Lawsuit filed over pay raises for lawmakers
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A government reform group has filed a lawsuit to stop a pay raise granted to state lawmakers by a compensation commission. The conservative-leaning Government Justice Center, says the salary increase is unconstitutional because it also “radically changes the rules surrounding serving in the state Legislature”. The group filed papers in State Supreme Court in Albany on Friday morning.

Some lawmakers are also angry over the commission ’s recommended restrictions on their outside income and stipends.

When the pay commission on December 10th recommended gradually increasing legislators’ annual salaries from the current $79,500 a year to $130,000 a year by 2021, it also said that Senators and Assemblymembers would have to restrict outside income earned to 15% of their total salary. It also eliminated dozens of stipends for leadership posts and committee chairs be eliminated.

The strings attached to the pay hike have raised concern among some lawmakers. Around one-third of the members of the legislature hold other jobs, and many benefit from the over 150 stipends that are now distributed for various posts.

Assembly Speaker Carl Heastie, following a closed-door meeting with Democratic majority members, says he’s not necessarily against restricting outside income or perhaps cutting down on the number of stipends. But he says he believes the commission overstepped its authority by trying to mandate what the legislature, a separate branch of government can do.

“It may have put this entire pay raise in jeopardy,” said Heastie.

The commission was created as part of the state budget agreement in late March. It’s members are the New York State and City comptrollers, Tom DiNapoli and Scott Stringer, the board chairs of the State and New York City university systems, Carl McCall and William Thompson, who also happen to be former state and city comptrollers.

Under the statute setting up the commission, it is permitted to set “performance standards”  that lawmakers must meet in order to receive the second and third phases of the salary increases. And it can also make those phases contingent on the Senate and the Assembly passing the state budget by the April 1 deadline.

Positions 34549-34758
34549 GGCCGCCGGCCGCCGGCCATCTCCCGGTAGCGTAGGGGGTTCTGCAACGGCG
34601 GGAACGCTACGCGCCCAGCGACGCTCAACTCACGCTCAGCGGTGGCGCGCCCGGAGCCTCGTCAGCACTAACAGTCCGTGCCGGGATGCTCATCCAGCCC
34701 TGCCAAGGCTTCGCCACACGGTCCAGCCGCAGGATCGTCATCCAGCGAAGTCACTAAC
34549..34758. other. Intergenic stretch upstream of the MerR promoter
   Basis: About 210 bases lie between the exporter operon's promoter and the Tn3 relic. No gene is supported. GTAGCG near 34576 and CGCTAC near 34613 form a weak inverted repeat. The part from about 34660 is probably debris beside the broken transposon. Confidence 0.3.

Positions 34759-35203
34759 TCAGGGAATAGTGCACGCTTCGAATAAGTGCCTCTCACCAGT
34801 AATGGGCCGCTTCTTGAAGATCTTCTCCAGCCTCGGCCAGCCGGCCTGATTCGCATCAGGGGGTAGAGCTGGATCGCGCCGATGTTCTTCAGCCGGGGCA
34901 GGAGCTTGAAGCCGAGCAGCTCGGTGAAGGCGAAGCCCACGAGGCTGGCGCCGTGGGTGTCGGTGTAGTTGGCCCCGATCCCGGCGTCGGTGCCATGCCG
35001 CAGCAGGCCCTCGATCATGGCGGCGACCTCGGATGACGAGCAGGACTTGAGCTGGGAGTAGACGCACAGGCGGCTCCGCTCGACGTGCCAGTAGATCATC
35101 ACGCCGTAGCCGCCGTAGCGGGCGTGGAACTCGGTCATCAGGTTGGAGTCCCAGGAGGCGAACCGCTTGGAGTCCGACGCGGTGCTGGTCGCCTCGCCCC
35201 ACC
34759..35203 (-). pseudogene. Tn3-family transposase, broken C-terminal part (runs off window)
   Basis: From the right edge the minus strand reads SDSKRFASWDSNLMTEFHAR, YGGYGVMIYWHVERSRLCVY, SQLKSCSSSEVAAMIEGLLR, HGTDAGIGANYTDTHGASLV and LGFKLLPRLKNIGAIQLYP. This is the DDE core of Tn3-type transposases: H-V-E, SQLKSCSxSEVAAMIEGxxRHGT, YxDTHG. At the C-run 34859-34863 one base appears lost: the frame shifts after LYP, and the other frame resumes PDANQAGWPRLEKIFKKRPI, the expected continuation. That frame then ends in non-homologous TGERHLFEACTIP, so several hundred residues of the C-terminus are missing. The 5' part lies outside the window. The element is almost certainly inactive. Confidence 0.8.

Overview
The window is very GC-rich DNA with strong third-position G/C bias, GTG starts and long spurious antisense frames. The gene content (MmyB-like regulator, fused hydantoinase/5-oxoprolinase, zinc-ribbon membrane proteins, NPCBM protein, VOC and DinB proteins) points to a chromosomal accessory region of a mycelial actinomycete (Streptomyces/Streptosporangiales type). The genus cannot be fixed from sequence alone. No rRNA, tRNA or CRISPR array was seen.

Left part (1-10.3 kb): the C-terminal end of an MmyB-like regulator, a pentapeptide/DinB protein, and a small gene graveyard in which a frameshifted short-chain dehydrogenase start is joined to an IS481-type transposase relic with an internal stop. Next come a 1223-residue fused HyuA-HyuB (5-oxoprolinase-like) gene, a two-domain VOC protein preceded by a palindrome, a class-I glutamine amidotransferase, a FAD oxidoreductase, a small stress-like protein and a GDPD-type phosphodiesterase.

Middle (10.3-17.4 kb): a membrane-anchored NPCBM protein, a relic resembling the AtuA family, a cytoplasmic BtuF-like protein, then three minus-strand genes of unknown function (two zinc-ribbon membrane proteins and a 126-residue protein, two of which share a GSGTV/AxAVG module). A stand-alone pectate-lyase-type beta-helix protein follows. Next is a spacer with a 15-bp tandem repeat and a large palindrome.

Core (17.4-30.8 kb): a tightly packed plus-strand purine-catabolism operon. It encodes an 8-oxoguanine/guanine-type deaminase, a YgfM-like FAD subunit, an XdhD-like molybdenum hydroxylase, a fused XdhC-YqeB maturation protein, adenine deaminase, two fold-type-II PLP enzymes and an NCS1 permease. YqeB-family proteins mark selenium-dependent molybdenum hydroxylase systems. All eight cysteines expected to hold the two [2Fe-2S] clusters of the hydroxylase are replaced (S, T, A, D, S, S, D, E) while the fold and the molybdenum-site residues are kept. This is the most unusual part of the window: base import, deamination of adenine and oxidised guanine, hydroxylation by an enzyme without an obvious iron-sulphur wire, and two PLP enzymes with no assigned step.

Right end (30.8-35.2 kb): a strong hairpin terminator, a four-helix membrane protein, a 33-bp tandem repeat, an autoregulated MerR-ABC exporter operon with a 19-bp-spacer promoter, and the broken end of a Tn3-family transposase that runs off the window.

The commission also agreed to raise the pay of the governor from $179,500 to $250,000 over the three year period. But it did not place outside income restrictions on the governor or any of the state commissioners who would also get a raise. Speaker Heastie says that’s a concern.

“For some reason, they decided to only put these stipulations on the legislature and not the governor,” Heastie said.

John McDonald is an Assemblyman, but he also owns a pharmacy in Cohoes, near Albany. He says it’s unfair to ask him to give up his salary for running a business that’s been in his family for decades. McDonald says he’s not going to give up his business or his job there.

“The people in the City of Cohoes, and the people of the 108th Assembly district have now elected me to office eight times knowing full well what I do for a living,” McDonald said.

Assemblywoman Crystal Peoples-Stokes, who does not earn any money outside of her legislative post, plus a stipend for being Chair of the Assembly’s Committee on Governmental Operation, is also wary of imposing limits on outside income.

“Now you’re saying you can only be a professional legislator,” Peoples-Stokes said. “Which I think is a mistake.”

The Assembly Democrats have not yet decided whether to hold a special session by the end of the year to override the commission and enact a pay raise without any additional requirements attached, or whether to try to make changes to the commission’s recommendations on outside income and stipends next year.

Democrats in the Senate, who will be in the majority in January, have said they agree with the income restrictions. But Republicans, who hold the majority through December 31st, have also expressed concerns. Senate GOP Leader John Flanagan said in a statement that he also believes the commission misused its powers and that the limits on stipends and outside income are “an inherent conflict of interest that runs contrary to the separation of powers”  between the Executive branch and the Legislature. Flanagan did not say whether he wants to return to the Capitol before the new year begins to make any changes.